2. RUN WITH THE WOLF (3.48) - The pace drops slightly for this moody, blues medieval laced track. Again Dio is pure magic while Cozy's drums continue to pound your internal organs with every beat of the skins. "There's a hole in the sky, something evils passing by, what's to come when the siren call to go, to Run With The Wolf". The track has an upbeat quality that keeps the dark lyrics from making you too withdrawn into yourself , while Blackmore's throws in a slide solo which defines the word 'moody'. Chills down the spine ever time.... A bit of an odd track to describe but a very strong one again. The outro sees the pace pick up with Blackmore, Powell and Dio getting more worked up, before....

3. STARSTRUCK (4.06) - A bouncing riff opens the track before the groove settles down for the verse - "If I'm high on the hill she would still be looking down on me". The lyrics tell the story of a woman who follows you everywhere you go, not in body but in spirit - "I could fly to the moon but she would still find a way to be there", "The lady's Starstruck, she's nothing but bad luck, coming after me". The solo is quite simplistic and full of melodic charm i.e. perfectly suited. A good track that is perhaps the most upbeat on the album.

4. DO YOU CLOSE YOUR EYES (2.58) - The most straightforward track on the album, the chorus is quite commercial and again features a great vocal performance. The simple riff is reminiscent of Blackmore's work in Deep Purple. Overall its a good track but the weakest on the album.

5. STARGAZER (8.26) - I shouldn't have to really tell you folk about this track I hope?! Quite simple one of the best tracks ever, its all here from the spellbinding riff to the powerhouse vocals, this track is quite simply THE majestic epic. Not once does the track bore, all eight and a half minutes are so magical and captivating that you will not quite believe the power this track has. Everything is perfect - the drums, the bass, the parping keyboards not to mention the solo - which comes searing through your ears on every spin. Dio's vocals soar as expected but even here they manage to sound that bit more magical. Special praise must go to Cozy's drumming which in my view helps make this track what it is - listen to that double bass drum assault, the distinctive snare sound - its sooo good!! The lyrics tell the small story about a wizard, a man who takes people and makes slaves of them. He has them build a huge tower to the sky and the stars - hence the title 'Stargazer'. This track is everything you want in metal and that really sums it up the best stunning.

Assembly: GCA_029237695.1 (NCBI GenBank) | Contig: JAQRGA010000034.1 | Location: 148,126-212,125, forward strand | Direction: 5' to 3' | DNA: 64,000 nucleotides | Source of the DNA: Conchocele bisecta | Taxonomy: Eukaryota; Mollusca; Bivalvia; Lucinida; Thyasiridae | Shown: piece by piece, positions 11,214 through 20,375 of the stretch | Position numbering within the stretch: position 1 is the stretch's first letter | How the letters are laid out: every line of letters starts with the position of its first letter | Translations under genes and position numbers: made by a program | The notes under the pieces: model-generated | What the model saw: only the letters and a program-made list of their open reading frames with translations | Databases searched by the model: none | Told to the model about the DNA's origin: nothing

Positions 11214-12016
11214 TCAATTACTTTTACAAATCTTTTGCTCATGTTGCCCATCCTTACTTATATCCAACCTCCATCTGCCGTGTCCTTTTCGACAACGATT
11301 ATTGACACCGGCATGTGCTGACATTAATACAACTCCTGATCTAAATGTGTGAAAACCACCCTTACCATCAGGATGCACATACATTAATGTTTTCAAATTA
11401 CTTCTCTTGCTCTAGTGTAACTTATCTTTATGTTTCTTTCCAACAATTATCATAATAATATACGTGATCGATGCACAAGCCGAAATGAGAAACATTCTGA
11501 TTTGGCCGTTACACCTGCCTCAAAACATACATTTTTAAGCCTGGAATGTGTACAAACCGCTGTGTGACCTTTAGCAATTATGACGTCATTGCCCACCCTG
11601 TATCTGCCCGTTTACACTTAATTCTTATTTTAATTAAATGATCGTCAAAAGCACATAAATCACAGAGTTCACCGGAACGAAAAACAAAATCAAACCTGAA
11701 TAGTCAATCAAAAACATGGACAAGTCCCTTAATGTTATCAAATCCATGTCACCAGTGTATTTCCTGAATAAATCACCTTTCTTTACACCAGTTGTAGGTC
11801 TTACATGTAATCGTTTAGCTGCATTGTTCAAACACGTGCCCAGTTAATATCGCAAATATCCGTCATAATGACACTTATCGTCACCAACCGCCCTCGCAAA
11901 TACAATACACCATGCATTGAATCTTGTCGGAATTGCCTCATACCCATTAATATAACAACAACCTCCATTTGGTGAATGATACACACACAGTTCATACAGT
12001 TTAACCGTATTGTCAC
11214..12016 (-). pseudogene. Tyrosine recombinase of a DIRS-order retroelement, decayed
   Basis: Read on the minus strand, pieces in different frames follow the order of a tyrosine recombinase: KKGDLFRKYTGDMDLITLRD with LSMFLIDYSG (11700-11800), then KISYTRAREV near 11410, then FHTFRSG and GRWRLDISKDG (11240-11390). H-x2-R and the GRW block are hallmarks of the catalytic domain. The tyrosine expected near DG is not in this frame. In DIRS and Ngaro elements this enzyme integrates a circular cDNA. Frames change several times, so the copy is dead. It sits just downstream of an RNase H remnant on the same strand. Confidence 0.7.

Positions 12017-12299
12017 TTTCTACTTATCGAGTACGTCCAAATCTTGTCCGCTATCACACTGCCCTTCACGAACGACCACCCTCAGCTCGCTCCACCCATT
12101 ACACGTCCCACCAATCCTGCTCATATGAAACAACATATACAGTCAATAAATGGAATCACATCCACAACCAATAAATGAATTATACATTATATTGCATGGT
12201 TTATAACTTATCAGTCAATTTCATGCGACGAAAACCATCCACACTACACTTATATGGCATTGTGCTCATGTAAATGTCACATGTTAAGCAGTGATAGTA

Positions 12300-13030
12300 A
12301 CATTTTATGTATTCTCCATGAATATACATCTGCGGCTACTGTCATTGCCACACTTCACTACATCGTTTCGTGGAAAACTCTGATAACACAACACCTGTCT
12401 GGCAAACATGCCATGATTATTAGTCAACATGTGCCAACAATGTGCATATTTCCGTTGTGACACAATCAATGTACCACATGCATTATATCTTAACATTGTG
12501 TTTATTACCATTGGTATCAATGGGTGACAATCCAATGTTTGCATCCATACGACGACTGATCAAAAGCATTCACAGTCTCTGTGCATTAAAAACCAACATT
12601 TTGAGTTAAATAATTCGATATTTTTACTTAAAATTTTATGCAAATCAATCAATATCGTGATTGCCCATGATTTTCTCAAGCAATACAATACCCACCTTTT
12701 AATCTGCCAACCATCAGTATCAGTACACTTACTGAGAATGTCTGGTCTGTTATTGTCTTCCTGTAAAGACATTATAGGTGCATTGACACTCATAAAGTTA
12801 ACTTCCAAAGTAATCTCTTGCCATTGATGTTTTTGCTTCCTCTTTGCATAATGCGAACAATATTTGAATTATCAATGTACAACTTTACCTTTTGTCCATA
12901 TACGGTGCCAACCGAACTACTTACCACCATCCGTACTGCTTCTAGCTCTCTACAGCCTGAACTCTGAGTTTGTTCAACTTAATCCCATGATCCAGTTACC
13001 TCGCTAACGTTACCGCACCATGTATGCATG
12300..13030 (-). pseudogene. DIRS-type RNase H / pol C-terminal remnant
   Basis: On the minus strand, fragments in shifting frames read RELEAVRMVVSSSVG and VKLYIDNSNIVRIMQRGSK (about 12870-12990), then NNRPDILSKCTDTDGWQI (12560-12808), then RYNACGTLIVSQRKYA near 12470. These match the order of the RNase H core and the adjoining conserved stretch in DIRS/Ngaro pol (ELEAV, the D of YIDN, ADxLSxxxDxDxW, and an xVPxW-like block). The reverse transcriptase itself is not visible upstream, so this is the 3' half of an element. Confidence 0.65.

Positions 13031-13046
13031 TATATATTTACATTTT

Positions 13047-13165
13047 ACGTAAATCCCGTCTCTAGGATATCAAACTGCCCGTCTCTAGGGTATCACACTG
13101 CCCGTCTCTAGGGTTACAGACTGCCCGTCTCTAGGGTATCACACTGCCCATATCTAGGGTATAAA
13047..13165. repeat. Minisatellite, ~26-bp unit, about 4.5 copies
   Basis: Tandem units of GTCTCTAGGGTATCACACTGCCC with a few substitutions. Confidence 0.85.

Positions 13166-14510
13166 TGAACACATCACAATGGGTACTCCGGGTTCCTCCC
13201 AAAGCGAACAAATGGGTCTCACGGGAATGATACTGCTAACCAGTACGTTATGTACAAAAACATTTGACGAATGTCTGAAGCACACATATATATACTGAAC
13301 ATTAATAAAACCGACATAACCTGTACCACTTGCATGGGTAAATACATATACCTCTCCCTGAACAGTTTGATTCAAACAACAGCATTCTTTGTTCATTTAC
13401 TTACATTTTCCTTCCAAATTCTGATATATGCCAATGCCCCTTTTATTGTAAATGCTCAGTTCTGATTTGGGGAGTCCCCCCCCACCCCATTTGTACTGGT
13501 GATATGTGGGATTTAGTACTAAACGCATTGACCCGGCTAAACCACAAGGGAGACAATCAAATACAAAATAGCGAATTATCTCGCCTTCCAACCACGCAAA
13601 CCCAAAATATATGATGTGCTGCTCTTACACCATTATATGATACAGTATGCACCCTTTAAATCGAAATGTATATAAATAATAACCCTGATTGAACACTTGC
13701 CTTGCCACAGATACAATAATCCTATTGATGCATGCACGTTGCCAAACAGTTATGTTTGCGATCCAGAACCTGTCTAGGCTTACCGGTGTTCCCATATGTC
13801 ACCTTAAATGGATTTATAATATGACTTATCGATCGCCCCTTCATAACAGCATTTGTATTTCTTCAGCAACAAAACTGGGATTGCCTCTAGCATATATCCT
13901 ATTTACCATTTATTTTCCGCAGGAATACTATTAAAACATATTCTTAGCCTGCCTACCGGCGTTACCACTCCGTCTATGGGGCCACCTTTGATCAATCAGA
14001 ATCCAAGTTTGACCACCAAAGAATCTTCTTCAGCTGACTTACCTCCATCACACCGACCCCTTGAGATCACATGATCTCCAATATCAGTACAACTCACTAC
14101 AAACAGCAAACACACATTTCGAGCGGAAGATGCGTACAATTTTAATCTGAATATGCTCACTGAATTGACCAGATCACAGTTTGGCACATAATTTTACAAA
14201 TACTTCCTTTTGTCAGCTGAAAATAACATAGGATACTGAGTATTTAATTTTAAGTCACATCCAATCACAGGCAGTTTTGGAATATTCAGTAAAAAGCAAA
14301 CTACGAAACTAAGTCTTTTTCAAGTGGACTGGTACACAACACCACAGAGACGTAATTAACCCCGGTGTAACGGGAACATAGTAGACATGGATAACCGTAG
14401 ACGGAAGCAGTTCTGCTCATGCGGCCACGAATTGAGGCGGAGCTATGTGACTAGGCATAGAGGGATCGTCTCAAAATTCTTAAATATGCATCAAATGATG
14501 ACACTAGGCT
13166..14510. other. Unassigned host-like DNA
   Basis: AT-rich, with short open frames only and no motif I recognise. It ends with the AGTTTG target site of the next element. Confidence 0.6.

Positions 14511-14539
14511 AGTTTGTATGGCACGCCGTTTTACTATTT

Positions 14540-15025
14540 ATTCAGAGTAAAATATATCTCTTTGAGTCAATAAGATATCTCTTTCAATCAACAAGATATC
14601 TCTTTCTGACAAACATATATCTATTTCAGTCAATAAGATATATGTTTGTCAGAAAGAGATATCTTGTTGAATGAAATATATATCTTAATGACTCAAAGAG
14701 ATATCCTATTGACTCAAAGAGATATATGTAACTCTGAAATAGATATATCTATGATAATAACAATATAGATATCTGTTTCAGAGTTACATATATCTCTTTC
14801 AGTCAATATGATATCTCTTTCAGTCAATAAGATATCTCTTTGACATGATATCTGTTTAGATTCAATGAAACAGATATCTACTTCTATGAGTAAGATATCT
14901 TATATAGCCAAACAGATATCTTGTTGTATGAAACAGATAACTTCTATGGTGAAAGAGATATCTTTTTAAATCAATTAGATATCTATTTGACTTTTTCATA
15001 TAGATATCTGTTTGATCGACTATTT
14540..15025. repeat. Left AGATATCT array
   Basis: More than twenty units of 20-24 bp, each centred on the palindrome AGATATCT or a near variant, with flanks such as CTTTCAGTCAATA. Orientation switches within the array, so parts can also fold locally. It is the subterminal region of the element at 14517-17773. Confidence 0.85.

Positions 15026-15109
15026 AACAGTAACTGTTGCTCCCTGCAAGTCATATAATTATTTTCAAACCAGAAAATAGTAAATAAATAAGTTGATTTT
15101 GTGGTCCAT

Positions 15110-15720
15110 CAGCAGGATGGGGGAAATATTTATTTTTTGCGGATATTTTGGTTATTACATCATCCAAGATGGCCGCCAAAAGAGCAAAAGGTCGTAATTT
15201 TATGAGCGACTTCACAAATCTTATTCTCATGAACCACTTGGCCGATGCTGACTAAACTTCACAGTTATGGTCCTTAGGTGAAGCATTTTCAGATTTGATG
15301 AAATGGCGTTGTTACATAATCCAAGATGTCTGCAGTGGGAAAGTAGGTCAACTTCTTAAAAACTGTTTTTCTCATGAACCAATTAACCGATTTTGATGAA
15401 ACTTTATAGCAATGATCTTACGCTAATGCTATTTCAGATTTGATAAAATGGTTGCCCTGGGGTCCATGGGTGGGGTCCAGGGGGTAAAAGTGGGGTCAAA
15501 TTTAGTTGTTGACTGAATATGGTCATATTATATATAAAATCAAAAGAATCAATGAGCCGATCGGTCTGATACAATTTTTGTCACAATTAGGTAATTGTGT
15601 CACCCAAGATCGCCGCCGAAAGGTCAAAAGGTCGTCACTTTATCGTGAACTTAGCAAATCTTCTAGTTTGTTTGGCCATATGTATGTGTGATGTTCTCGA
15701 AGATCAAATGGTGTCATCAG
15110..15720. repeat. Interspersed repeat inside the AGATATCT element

6. A LIGHT IN THE BLACK (8.12) - Cozy's drumming again opens the track for this pulsating track. This is one of the hardest hitting Rainbow tracks along with 'Kill The King' and 'Death Alley Driver', the riff is relentless and takes no prisoners and many a metal band have used this track as a basis for their own [WASP's 'Arena Of Pleasure' anyone?]. Tony Carey throws in an impressive Moog solo that works well over the intense rhythm before a scalding neo-classical section that sees Carey and Blackmore trading lines. Blackmore's lone solo is full of his distinctive runs and licks all with that great Stratocaster tone again. The production from Martin Birch helps keep the sound cemented together and the speakers grown at the pummeling they receive. A great track from a great album.

This album is one of those very rare things - near perfection from start to finish. None of the tracks disappoint, 'Do You Close Your Eyes' is the weak link personally but this doesn't char the overall impact of this album. 'Rainbow Rising' is a breath of fresh air every time you play it, from the stunning vocals, to the musical interplay, practically everything about this album is so right, even the cover perfectly represents what is inside.

Many of Blackmore's best cuts are here - 'Tarot Woman', 'Stargazer' and 'A Light In The Black' all have that special something that connects your ears to your heart and permanently etches these tracks into your soul. This album is that good, and its down to the fact that no-one overpowers the other. Each member works together to create the sonic powerhouse heard throughout. Only one word can describe this album and that is - ESSENTIAL.


Andy Craven, RainbowFlame's Metal Domain Review 2000